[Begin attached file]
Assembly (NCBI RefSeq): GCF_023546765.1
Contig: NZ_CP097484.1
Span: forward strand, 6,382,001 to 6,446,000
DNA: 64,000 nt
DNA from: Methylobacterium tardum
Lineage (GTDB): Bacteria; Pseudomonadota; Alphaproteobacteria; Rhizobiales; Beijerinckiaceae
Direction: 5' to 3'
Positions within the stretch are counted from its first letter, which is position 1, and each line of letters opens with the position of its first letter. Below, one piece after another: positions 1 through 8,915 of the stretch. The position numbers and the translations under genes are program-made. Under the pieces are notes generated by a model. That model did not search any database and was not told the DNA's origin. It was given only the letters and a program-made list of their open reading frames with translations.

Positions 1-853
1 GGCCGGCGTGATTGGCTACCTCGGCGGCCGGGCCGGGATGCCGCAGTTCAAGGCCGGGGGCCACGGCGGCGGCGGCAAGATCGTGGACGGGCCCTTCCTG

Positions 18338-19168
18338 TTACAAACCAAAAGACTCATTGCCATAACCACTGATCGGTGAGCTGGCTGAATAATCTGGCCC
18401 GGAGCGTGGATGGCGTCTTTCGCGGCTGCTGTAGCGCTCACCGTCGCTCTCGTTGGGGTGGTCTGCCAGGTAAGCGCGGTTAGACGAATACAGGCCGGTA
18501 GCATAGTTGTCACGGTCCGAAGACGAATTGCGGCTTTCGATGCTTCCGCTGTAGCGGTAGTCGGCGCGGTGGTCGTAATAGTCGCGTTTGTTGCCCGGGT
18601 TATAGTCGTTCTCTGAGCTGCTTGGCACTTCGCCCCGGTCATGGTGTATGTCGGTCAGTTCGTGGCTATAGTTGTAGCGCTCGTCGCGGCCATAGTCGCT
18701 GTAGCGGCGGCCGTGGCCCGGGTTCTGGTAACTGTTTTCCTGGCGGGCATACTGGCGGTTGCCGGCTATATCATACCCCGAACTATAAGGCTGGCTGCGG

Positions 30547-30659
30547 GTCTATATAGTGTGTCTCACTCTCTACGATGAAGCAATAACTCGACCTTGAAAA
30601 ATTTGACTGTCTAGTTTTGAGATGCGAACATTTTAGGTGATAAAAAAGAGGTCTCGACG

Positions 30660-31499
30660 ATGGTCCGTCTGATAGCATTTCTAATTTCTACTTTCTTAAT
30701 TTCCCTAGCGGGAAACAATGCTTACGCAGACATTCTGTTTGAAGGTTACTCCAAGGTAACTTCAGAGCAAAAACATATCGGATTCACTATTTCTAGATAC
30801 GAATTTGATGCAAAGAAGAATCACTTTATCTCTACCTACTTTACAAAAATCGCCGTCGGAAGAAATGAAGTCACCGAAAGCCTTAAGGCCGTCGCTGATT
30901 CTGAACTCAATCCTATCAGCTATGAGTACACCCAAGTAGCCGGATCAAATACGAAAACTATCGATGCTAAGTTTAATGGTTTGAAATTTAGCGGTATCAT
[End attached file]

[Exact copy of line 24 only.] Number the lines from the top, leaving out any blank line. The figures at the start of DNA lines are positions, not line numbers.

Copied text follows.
30901 CTGAACTCAATCCTATCAGCTATGAGTACACCCAAGTAGCCGGATCAAATACGAAAACTATCGATGCTAAGTTTAATGGTTTGAAATTTAGCGGTATCAT